On January 16, 2016, the United States lifted the nuclear-related secondary sanctions on Iran. On May 8, 2018, the United States reimposed the nuclear-related secondary sanctions on Iran with a 90 or 180-day wind-down period. Other secondary sanctions remain in place and the current sanctions on Iran are not affected. Common questions now from businesses are: What are secondary sanctions? A knowledgeable OFAC attorney can help explain any unanswered questions regarding Iran-related secondary sanctions.

Understanding Secondary Sanctions

Secondary sanctions are a recent type of economic sanction that have become a part of the U.S. government’s economic statecraft through which foreign persons who support targeted bad actors can be subject to a number of restricted measures that, in effect, cut-off these businesses from the United States financial system and make them unpalatable as business partners, customers, and suppliers to other foreign parties. A secondary sanction is a bit different from the typical economic sanctions that have been historically used.

The most commonly known and used in the past sanctions are called primary sanctions and apply to United States persons or in situations where there is a nexus with the United States. This can include any involvement by U.S. person, any involvement of the U.S.-origin goods or any transaction which is taking place on U.S. soil or United States jurisdiction. Secondary sanctions are a little bit different. This is a way to target people who are doing business with sanctioned parties. One way to think about this is that secondary sanctions provide the U.S. government with an extra set of lists where they can designate foreign parties who are doing business with people who are on the specially designated national’s and person’s list.

When a person gets put on a secondary sanctions list, the United States government can choose from a range of different restricted measures to be put in place depending on the secondary sanctions programs or underlying executive orders issuing the secondary sanctions, as well as the discretion of the secretary of state and the secretary of the treasury. These assertive measures can range from limiting the amount of activity a business can have with United States accounts to prohibiting all United States parties from doing business with these foreign businesses.

Secondary sanctions are a powerful tool and they work best in concert with a multilateral sanctions’ effort. The international sanctions programs against  Iran were, to a large extent, so successful because there was a multilateral effort and because secondary sanctions were used so that the United States could isolate and prevent foreign parties doing business with Iran.

Sanctions Still in Place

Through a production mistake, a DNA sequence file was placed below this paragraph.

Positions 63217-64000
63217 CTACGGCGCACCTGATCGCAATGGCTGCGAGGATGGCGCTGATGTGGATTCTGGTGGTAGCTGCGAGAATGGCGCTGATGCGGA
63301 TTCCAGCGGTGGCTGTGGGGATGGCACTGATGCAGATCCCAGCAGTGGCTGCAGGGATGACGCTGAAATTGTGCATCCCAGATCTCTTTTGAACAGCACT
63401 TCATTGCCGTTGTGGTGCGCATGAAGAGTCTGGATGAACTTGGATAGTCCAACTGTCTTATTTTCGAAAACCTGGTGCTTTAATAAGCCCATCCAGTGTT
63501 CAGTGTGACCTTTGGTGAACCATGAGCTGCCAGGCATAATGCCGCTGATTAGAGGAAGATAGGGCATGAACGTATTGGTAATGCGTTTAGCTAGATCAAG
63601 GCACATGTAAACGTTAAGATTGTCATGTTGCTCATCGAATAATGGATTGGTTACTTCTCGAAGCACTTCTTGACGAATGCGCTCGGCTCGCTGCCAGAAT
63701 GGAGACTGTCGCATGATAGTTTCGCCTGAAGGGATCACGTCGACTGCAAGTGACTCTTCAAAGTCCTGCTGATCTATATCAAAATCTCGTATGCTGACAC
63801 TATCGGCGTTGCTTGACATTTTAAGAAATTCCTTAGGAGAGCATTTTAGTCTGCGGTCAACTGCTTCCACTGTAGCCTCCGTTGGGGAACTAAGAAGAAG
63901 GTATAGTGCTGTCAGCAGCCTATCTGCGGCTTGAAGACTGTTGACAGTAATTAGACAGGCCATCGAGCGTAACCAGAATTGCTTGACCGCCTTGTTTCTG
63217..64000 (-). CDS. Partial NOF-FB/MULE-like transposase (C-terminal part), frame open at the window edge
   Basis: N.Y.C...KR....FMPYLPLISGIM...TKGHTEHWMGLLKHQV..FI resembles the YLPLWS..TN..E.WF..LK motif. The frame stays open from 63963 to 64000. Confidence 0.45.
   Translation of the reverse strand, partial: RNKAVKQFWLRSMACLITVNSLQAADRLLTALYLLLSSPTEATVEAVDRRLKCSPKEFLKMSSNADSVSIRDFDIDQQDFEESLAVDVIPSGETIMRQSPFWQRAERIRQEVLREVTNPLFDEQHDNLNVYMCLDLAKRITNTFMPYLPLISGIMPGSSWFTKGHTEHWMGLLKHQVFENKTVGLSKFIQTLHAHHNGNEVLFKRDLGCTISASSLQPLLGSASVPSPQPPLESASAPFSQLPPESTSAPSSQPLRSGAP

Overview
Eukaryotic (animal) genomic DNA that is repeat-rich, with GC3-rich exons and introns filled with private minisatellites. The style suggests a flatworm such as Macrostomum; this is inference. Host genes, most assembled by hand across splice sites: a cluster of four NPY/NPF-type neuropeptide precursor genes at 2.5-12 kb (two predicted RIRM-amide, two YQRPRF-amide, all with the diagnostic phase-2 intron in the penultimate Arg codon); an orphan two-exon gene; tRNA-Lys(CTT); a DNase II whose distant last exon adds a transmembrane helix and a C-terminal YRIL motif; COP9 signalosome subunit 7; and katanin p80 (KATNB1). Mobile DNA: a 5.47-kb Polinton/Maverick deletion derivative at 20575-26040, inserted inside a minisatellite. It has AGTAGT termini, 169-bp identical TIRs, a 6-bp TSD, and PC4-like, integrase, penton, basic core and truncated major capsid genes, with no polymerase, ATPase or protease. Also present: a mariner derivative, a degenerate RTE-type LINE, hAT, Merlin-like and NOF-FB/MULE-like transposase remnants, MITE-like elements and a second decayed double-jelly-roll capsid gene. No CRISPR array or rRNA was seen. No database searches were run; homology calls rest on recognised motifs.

Secondary sanctions were initially created to isolate Iran from the global financial system and from the international global economy. The heaviest secondary sanctions were nuclear-related and the authorities for the sanctions were derived from executive orders and legislation focusing on Iran’s efforts to develop nuclear capabilities. On the Implementation Day (January 16, 2016), the United States lifted those secondary sanctions in place. For instance, after Implementation Day, secondary sanctions no longer applied to foreign parties who wanted to invest, engage in a business with, or otherwise conduct any type of transaction related to the energy and petrochemical sectors of Iran. These secondary sanctions are now coming back into place due to the United States withdrawal from the JCPOA

The secondary sanctions in place are derived from sanctions for:

  • Supportive Terrorism, Executive Order 13224
  • Human Rights Abuses, Executive Orders 13553, 13628, and 13606
  • Proliferation of Weapons of Mass destruction and their means of delivery including Ballistic Missiles, Executive Order 12938 and 13382
  • Support for Persons Involved in Human Rights Abuses in Syria or for the Government of Syria, Executive Order 13572 and 13582
  • Support for Persons Threatening the Peace, Security or Stability of Yemen, Executive Order 13611; the Iran Freedom and Counter-Proliferation Act of 2012 (IFCA)
  • The Comprehensive Iran Sanctions Accountability and Divestment Act of 2010 (CISADA)
  • Sanctions on the Islamic Revolutionary Guard Corps

The use of secondary sanctions was recently in the news when the new administration on February 3, 2017, designated a number of parties related to Iran’s ballistic missile program test. Those designations were not in violation of the JCPOA, but rather part of other existing secondary sanction reports.

Working with Secondary Sanctions

For foreign businesses, what secondary sanctions mean is they still need to conduct sanctions’ compliance in relation to Iran. Although the largest aspect of the Iran secondary sanctions, which was a nuclear-related secondary sanction, have been lifted for non-U.S. persons, these other secondary sanctions mean it is important to make sure that a business compliance program is appropriately updated and that they are regularly screening any parties in Iran that they are doing business with or that a foreign business is doing business with.